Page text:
Heavy, underground DIY music revels in projecting an image of ‘giving no fucks’. Whether this holds true of all within the shade of its ever expanding umbrella is a different debate for a different time. That Providence, Rhode Island duo Lightning Bolt have given not a solitary fuck since forming in 1994 is absolutely not up for debate, however. Well, this may be disingenuous. The two Brians (Chippendale, drums/vocals, and Gibson, bass) certainly seem to give several fucks about meting out sonic pummelling and raucous, confrontational, high-energy noise. Their seventh full-length, Sonic Citadel, certainly delivers on both counts.
Opening track ‘Blow To The Head’ is aptly named, a sudden burst of chaotic, haphazard drums and a bass line revving like a heavy diesel engine failing to start. Locking into a rabid, rapid straight-line charge, Chippendale’s yelped vocals ascend and descend, heavily furred with fuzz. Gibson’s bass buzzsaws like a mosquito stuck in a soup can, keeping up with the track’s unstoppable, pogoing energy that swiftly descends into skittering, jazzy drum fulls and lowing bass groans. ‘USA Is A Psycho’ pulses with snare heavy drums that skip over screeching, distorted noise. Dropping into a grinding, glowering bass loop that picks up into an irresistible loping groove, the track breaks apart, ending with a looping vocal glitch. ‘Air Conditioning’ asserts itself with big, bold bass chords and groove-laden cymbals, kick drum locked inseparably into the bass line. It’s barely controlled chaos, forcing the listener to wait tensely for it to fly off the handle at any given moment.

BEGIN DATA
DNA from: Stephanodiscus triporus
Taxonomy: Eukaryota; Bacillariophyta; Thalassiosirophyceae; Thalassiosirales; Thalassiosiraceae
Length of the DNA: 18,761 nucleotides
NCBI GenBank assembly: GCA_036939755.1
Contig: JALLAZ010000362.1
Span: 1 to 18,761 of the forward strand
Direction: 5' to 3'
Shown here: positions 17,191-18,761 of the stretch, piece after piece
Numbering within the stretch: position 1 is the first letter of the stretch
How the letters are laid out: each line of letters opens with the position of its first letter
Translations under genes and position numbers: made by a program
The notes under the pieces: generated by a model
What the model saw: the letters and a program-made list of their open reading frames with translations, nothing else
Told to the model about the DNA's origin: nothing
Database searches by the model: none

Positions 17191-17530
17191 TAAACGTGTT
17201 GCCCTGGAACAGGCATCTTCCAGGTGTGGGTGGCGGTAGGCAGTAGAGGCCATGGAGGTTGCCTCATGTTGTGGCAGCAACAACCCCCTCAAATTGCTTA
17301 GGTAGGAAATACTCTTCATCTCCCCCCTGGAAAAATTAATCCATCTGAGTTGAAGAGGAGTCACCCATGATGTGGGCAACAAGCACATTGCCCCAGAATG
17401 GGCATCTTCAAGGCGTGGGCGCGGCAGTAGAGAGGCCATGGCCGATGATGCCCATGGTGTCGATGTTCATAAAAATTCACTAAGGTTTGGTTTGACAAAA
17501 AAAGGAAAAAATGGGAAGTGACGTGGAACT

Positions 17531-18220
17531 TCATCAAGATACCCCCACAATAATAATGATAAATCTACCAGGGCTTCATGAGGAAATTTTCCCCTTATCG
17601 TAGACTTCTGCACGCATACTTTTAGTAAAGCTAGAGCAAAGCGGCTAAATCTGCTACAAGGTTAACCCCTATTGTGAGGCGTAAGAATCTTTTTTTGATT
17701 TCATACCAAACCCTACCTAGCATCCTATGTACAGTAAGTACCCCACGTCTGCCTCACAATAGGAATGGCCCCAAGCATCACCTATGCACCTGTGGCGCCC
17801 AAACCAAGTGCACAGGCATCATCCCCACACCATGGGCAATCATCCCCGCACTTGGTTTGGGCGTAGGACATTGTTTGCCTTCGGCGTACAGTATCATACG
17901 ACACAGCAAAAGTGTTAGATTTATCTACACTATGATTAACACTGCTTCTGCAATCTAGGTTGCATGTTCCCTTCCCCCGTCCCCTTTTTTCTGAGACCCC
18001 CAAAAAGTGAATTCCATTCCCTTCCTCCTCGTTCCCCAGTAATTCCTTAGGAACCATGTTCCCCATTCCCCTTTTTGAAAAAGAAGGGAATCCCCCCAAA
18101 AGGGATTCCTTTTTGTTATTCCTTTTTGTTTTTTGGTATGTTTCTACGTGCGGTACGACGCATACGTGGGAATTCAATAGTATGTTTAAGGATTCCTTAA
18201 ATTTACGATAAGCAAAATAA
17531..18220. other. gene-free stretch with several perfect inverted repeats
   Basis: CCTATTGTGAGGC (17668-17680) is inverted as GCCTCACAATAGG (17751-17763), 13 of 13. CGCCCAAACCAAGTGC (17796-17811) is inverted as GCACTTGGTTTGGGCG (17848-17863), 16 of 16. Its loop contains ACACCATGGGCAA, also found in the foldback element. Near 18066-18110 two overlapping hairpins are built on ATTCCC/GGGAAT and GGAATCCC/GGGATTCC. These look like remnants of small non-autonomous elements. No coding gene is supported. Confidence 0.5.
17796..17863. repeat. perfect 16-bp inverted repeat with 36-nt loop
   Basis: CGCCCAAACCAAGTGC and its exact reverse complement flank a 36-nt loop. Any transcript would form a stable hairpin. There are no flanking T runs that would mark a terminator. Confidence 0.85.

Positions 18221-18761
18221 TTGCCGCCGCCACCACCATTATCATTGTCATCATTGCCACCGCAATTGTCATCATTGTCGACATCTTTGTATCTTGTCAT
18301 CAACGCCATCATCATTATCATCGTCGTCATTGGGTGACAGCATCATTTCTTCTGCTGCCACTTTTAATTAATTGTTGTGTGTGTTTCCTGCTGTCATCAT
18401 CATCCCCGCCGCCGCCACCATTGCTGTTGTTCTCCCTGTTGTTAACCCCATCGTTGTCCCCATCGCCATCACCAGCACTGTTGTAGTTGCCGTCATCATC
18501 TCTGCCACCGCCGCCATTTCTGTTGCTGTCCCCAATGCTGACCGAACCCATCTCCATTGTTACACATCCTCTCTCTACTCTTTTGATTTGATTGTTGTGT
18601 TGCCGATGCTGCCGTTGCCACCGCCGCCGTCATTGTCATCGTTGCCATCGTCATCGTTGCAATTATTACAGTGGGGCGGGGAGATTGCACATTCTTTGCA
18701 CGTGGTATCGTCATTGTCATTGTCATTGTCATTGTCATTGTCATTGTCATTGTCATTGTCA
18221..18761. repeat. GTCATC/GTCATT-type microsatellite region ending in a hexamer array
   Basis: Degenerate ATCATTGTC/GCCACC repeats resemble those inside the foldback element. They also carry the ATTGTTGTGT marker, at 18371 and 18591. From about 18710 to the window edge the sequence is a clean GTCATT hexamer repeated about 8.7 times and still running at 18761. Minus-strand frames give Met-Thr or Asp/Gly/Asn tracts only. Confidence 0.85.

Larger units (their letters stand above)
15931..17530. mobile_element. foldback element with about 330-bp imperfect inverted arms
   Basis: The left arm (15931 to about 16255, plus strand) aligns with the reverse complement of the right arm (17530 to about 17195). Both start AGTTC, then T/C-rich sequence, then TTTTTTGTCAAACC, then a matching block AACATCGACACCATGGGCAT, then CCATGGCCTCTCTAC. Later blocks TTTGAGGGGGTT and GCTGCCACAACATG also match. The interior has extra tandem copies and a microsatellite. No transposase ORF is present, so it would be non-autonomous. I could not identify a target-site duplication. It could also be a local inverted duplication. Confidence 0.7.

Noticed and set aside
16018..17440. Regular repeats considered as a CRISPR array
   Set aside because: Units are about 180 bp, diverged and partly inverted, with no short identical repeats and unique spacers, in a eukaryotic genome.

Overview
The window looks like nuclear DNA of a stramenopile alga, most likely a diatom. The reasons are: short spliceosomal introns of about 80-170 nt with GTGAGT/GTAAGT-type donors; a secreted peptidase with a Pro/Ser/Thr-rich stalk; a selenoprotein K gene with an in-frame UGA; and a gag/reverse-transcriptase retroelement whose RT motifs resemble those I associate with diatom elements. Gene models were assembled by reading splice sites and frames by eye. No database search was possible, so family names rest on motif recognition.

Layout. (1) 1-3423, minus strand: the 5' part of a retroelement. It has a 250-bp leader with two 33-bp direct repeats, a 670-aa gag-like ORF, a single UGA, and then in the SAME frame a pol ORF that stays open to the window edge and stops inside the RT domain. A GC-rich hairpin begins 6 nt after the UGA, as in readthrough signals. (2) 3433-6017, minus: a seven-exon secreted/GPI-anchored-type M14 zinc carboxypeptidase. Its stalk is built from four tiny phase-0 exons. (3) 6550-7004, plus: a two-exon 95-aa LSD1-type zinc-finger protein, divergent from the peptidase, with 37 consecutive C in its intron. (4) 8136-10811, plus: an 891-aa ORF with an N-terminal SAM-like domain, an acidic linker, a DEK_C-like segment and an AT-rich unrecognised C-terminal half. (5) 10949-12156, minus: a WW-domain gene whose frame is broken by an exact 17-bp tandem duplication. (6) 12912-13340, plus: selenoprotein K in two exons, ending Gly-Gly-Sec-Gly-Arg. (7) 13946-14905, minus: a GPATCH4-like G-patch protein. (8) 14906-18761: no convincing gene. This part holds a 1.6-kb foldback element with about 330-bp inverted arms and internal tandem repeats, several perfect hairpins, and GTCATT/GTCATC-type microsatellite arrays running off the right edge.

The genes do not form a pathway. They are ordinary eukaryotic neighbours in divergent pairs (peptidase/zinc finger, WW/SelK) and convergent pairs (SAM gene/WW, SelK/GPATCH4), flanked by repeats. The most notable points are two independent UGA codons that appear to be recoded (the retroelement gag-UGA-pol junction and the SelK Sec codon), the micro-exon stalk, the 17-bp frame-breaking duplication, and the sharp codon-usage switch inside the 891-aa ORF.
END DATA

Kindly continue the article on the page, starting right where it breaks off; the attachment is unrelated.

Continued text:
‘Hüsker Dön’t’ (ha, see what they did there?) trills with manic bass, roiling with a big bombastic drive that knuckles down into an unsettling straight riff backed by thumping toms. It’s constant throughout, Chippendale barking away about dinosaurs as the track zaps and zings before disintegrating, layer by layer, leaving a wake of rippling drum fills and squelchy noise. Sliding and shifting ‘Big Banger’ settles into a leftfield groove that suddenly gallops away. Blowing out into a tribal, tom-heavy section and doomy, tolling bass notes, there’s a false ending before exorcising Chippendale’s inner muppet with some inhuman drumming.
Elsewhere, ‘Don Henley In the Park’ phases and jangles, twanging away like the score to a medieval banquet; the gentle, lilting, coughs of vocals at odds with the poppy, upbeat drumming, building into a towering wall of noise.‘Tom Thump’ does just that, tub thumping drums laying out a path for savage, swinging bass fuzz to carve in, ascending in a massive solo before petering into fuzz. ‘Bouncy House’ scampers and rattles before kicking into high-tempo, almost break-beat, ballsy drumming enforcing a groove. The rapid basslines come off like methamphetamine soaked blues, dizzying, lurching rhythms sounding like some kind of remix of The Prodigy. A rollercoaster of riffing. Meanwhile, closing track ‘Van Halen 2049’ is classic Lightning Bolt anarchy, rolling with manic, frantic energy. Breaking into a swarm of mechanical hornets, buzzing and droning, it’s a hypnotic swirl of jagged noise, shaking itself apart into distant shouts, suffused with ungodly, unstoppable energy.
Like their guerrilla, venue defying live shows, Sonic Citadel is a physical, close-proximity mind-fuck; an energy-sapping, physically exhausting tour-de-sonic-force. Arguably, eleven tracks may skew too long – does the eighth chain-mail be-gloved slap sting as much as the first? For your own safety and sanity, the sheer length of this record may force you to bite it off in manageable chunks, lest you be rendered insensible. But persist, and you’ll find it an engaging, baffling, uplifting, energising listen, underlining Lighting Bolt’s twenty-five year point that you don’t need nine band members and a shitload of gear to build something beautiful.
Sonic Citadel is out now and can be purchased here.
Words: Jay Hampshire